Will Forte’s ‘MacGruber’ Revival Will Dazzle Viewers in on the Joke: TV Review
Much like the character at its center, “MacGruber” has a surprising ability to withstand bombs.
In the late-aughts series of sketches on “Saturday Night Live,” Will Forte’s character, a riff on MacGyver, would inevitably get caught up in his own neuroses while attempting to dismantle an explosive, resulting in detonation before he came back, unscathed, for the next installment. After a 2010 film based on the character flatlined at the box office, MacGruber has been resurrected for a new Peacock series: The boundlessness of the streaming universe, and the need to make use of familiar IP, mean that MacGruber, undaunted, rides again.
This new series reverses certain core qualities of the old “SNL” sketches. What was once charmingly low-fi, with Forte and Kristen Wiig in sets whose silly artificiality was the point, has been enhanced and refined by access to real resources. “MacGruber” now mocks the excesses of ’80s action movies and TV while looking like a high-sheen action product itself. And MacGruber’s ineptitude, the very thing that made him so vulnerable to being blown up time after time, has been recast as a tactical brilliance. MacGruber is crass and immature, but he’s also a master fighter. While some viewers may miss the vulnerability Forte brought to his role in “The Last Man on Earth,” here, MacGruber’s inviolable sense of confidence, his ability to wisecrack his way through any situation, is the joke.
Which makes “MacGruber” feel, not uncharmingly, like a young boy’s game of toy soldiers. With his co-showrunners, John Solomon and Jorma Taccone, Forte has imagined a character whose immaturity, eagerness to be raunchy, and zany creativity with a weapon (or a weaponized punchline) can get him out of any situation. “MacGruber” seems intended for a narrow audience whom this reviewer is not among, but the sheer vim that went into stretching a one-joke premise into an expansive riff on the action serial is hard to deny. And the show’s breakneck pacing and expanded number of characters help that stretching-out: Right around the time one begins to recall why “SNL” characters are usually limited to a few minutes per appearance, the focus shifts to Wiig’s lounge-singer Vicki St. Elmo, a delicious bit of the sketch star in fine form. Elsewhere, Ryan Phillippe, Sam Elliott, Laurence Fishburne, and Billy Zane deliver performances that never wink; the trick of their performances is that these characters don’t realize they’re in a comedy.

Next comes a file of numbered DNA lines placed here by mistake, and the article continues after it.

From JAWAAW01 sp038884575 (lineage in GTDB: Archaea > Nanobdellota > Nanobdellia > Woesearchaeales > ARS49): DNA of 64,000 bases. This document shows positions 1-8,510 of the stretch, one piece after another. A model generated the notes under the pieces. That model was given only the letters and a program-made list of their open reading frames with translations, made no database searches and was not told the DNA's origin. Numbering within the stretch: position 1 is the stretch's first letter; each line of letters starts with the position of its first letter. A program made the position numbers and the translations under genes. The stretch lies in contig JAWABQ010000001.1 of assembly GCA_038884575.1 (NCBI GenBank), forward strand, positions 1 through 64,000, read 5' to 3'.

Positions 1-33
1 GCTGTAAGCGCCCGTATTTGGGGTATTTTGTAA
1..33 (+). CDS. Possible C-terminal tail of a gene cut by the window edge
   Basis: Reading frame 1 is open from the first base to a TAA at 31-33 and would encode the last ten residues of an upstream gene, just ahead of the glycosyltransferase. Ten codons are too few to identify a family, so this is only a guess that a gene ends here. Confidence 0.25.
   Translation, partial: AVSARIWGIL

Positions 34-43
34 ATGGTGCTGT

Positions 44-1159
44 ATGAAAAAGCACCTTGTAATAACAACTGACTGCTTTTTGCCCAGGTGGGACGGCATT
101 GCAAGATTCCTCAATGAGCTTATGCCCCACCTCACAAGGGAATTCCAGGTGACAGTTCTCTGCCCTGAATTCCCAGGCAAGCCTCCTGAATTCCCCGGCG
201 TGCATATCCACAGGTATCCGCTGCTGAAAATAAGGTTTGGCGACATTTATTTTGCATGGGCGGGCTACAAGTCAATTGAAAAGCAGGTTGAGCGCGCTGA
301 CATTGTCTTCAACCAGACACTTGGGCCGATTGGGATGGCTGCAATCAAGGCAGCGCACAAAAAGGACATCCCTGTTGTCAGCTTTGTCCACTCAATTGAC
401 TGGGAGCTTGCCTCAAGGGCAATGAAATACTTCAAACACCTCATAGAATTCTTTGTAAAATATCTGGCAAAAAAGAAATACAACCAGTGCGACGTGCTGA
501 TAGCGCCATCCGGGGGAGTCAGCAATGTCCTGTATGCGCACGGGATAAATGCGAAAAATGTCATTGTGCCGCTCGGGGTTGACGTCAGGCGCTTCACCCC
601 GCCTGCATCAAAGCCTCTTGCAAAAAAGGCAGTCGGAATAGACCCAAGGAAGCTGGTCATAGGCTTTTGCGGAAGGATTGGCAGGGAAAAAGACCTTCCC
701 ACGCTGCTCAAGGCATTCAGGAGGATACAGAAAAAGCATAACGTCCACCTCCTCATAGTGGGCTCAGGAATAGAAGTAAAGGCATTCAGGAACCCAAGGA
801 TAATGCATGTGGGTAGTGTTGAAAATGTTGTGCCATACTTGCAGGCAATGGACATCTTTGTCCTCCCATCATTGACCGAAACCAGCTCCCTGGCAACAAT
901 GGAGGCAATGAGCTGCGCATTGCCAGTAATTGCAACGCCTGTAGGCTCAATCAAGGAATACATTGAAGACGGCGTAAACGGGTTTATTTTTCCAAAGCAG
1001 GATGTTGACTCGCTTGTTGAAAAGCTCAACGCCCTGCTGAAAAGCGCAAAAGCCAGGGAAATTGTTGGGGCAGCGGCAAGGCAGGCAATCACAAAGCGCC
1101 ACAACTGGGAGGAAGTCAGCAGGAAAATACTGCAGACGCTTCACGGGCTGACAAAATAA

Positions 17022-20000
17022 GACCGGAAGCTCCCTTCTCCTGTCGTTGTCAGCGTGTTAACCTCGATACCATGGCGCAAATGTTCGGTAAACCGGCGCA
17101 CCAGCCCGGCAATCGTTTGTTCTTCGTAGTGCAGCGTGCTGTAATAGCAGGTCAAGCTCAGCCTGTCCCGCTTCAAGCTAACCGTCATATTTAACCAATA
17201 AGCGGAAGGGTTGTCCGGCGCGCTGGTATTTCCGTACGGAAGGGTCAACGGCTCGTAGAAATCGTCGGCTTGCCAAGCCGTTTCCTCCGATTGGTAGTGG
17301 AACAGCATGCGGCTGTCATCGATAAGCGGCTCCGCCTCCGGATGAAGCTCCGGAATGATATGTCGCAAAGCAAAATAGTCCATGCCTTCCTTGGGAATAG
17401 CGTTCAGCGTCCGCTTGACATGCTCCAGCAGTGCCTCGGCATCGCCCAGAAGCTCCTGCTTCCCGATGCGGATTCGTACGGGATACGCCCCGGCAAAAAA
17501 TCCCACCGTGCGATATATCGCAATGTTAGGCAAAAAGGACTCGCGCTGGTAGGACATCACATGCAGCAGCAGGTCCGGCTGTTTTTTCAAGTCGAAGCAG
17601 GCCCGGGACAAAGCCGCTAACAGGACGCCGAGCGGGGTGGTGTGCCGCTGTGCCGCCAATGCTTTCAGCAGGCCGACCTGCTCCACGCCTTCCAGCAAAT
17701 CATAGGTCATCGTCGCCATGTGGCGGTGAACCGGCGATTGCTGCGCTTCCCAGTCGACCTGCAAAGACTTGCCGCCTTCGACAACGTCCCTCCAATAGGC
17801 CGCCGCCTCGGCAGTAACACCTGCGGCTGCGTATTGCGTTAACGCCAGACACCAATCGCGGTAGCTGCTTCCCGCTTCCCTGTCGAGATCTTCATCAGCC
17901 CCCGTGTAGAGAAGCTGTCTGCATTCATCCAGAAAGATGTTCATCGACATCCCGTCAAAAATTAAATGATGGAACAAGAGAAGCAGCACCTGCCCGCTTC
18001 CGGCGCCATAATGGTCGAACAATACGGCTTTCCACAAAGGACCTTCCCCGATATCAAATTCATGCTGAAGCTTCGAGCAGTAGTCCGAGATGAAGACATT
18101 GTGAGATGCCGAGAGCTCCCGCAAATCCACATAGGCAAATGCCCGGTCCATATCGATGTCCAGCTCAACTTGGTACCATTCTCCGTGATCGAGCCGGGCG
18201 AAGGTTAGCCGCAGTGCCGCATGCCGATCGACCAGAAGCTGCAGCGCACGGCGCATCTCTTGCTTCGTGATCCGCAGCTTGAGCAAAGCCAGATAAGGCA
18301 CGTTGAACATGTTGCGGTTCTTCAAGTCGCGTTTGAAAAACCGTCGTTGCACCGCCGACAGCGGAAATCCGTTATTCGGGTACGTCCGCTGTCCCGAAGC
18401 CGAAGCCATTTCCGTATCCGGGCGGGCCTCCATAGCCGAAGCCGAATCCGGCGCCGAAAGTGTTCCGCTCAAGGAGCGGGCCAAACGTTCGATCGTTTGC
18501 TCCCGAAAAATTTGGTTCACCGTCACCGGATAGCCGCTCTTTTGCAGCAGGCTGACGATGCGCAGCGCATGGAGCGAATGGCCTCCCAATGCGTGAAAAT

In all, whether “MacGruber” works for you, or doesn’t, will depend on your patience for sophomoric puns and your knowledge of and deep interest in soldier-of-fortune flicks. But while much of the show can leave the uninitiated cold, its unity of tone, and its ability to keep spinning its simple premise into madness, are genuinely impressive. Chalk up another win for Forte’s unkillable hero.
Peacock will drop all eight episodes of “MacGruber” on Thursday, Dec. 16.
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